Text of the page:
5 Strong and Stable Marketing Pointers from the UK General Election Campaigns

June 05, 2017

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1. Influencer marketing can be a game changer

In a day and age when people are wise to mass marketing and fairly skeptical of things written on the side of a bus, how do you get your brand’s voice to resonate? You’ve got to keep it real. For Labour leader, Jeremy Corbyn, this involved pulling up a pew in a cosy coffee shop with London ‘grime’ rapper, JME (nee. Jamie Adujuna). No big deal, some might say. But, this very action went viral. The unlikely heart-to-heart of JME discussing with J-Corbz why lots of young men in London aren’t voting sent Twitter into a #Grime4Corbyn frenzy, and prompted a rise of voter registrations amongst a demographic who are self-admittedly renowned for not voting.

Since then, countless rap stars across London have been taking to SnapChat, Twitter and Instagram to share their support for the politician. Politics has never been cooler.

 

 

2. Make it an omnichannel experience

It’s no coincidence that we’ve seen more Facebook advertising than ever this election, or that politicians have been throwing real-time shade at one another’s TV appearances – or lack thereof – in cleverly crafted tweets. It seems that rather than banking all their campaign budget on political broadcasts and door drops alone, most of the key parties are mixing things up and branching out onto social channels to connect with more people.

Perhaps they’ve been inspired by Trump’s notorious Twitter feed or Obama’s game-changing use of social in his famous 2008 campaign. But with the average person spending nearly two hours a day on social media, omnichannel’s a wise move and an opportunity for brands and politicians to reach wider audiences and keep up relevant, contextual one-to-one interactions in the moment.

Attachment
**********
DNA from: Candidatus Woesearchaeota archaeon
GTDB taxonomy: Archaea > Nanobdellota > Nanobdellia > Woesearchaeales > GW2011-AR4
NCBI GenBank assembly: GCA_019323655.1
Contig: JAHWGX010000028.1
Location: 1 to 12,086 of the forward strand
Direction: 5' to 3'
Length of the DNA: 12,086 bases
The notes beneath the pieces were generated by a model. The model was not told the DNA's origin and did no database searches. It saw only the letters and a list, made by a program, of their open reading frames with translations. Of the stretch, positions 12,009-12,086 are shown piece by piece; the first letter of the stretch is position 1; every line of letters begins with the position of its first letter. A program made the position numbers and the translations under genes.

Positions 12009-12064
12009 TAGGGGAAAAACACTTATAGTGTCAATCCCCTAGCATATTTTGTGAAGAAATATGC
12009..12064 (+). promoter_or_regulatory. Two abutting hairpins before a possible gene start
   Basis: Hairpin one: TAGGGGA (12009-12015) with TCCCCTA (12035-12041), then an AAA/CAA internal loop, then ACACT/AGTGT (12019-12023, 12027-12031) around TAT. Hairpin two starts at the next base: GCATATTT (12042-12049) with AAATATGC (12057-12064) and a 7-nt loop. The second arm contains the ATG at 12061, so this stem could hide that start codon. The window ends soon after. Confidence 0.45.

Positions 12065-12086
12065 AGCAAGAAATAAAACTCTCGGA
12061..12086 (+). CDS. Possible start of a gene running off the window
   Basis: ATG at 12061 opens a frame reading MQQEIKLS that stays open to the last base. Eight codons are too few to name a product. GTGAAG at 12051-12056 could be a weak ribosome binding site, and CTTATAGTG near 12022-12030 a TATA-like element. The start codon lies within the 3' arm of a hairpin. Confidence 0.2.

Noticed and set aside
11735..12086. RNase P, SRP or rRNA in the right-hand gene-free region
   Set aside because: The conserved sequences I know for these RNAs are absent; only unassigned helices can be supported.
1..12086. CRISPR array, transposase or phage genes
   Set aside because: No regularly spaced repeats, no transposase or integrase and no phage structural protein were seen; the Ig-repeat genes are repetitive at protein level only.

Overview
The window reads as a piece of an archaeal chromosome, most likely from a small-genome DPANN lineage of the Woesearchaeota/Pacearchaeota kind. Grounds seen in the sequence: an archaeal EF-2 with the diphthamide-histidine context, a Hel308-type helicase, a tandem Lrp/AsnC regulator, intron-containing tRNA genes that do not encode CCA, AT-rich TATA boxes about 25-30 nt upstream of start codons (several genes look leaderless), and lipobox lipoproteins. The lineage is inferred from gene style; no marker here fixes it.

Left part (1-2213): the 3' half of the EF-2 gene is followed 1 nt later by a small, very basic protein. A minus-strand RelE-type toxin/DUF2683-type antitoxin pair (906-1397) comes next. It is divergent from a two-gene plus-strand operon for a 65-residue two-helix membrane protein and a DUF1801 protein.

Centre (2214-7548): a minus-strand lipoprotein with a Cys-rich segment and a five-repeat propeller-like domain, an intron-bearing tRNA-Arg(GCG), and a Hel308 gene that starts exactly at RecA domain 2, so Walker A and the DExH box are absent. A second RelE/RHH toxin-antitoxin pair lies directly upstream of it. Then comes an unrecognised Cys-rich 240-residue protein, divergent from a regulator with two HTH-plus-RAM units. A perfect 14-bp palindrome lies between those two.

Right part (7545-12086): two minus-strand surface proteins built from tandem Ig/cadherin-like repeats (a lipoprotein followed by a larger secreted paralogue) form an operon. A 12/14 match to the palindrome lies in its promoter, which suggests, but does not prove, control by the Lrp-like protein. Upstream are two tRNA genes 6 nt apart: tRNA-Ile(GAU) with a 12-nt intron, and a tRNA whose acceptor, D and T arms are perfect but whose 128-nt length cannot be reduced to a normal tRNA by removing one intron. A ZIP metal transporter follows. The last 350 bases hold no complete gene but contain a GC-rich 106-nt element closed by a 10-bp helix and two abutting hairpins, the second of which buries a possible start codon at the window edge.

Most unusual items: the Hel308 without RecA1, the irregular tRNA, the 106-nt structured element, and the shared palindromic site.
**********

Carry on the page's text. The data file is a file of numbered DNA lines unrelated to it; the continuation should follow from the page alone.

3. Trust is everything

The era of fake news, false promises and reliance on third party reviews has made trustworthiness a critical notion for brand relationships and politicians alike. Today, what you stand for and what you believe in is just as important as what you say – as people increasingly opt for brands whose values and ethics align with their own. The takeaway? Building trust should be just as key a focus as selling stuff. People want to be able to rely on products and services. In a similar vein to politics, they want to know brands have integrity and won’t let them down.

Pitching promises that can’t be upheld is a risky business when unhappy customers can share their voice freely and easily with millions of people, in a matter of seconds.

4. Be brave

Satirical social animations, live streaming, Snapchat promos, an attempted crowd surf from a politician? I think it's fair to say that the UK's never seen a bolder, braver toolbox of election campaign marketing tactics. And hats off – because if you keep doing the same old thing, chances are you’ll keep getting the same old results. With the 18-25 year olds bracket renowned as the lowest voting demographic, it makes good marketing sense to try new creative ways to interact with them. And if the all-time high voting registration figures amongst young people are anything to go by, you could say these new methods are working.

Thinking outside the ballot box and having a bit of courage and some metaphorical fire in your belly goes a long way in today’s ever-evolving marketing landscape – things move too swiftly to spend too long wondering ‘what if’.  And if you never try, you'll never know, right? 

5. Keep it human

Authenticity is powerful. Beneath the slogans and soundbites, people want to hear politicians talking, interacting, debating, listening. They want to see the whites of their eyes, their body language, their facial expressions when they’re asked tricky questions. Lots of the video content being shared in the lead-up to the election reiterates this. And it’s an important learning for us as marketers, too. Today, more than ever, people don’t just crave relevance and connection – they expect it and it’s our job to deliver it.

Just as any smart politician should, it’s important to understand what matters to your audience, what they care about, what interests them, what frustrates them. Building this context allows you to engage on a deeper level than ever before, in ways that resonate with people’s hearts and their minds, rather than make them want to hit the ‘unsubscribe’ or ‘hide’ button.

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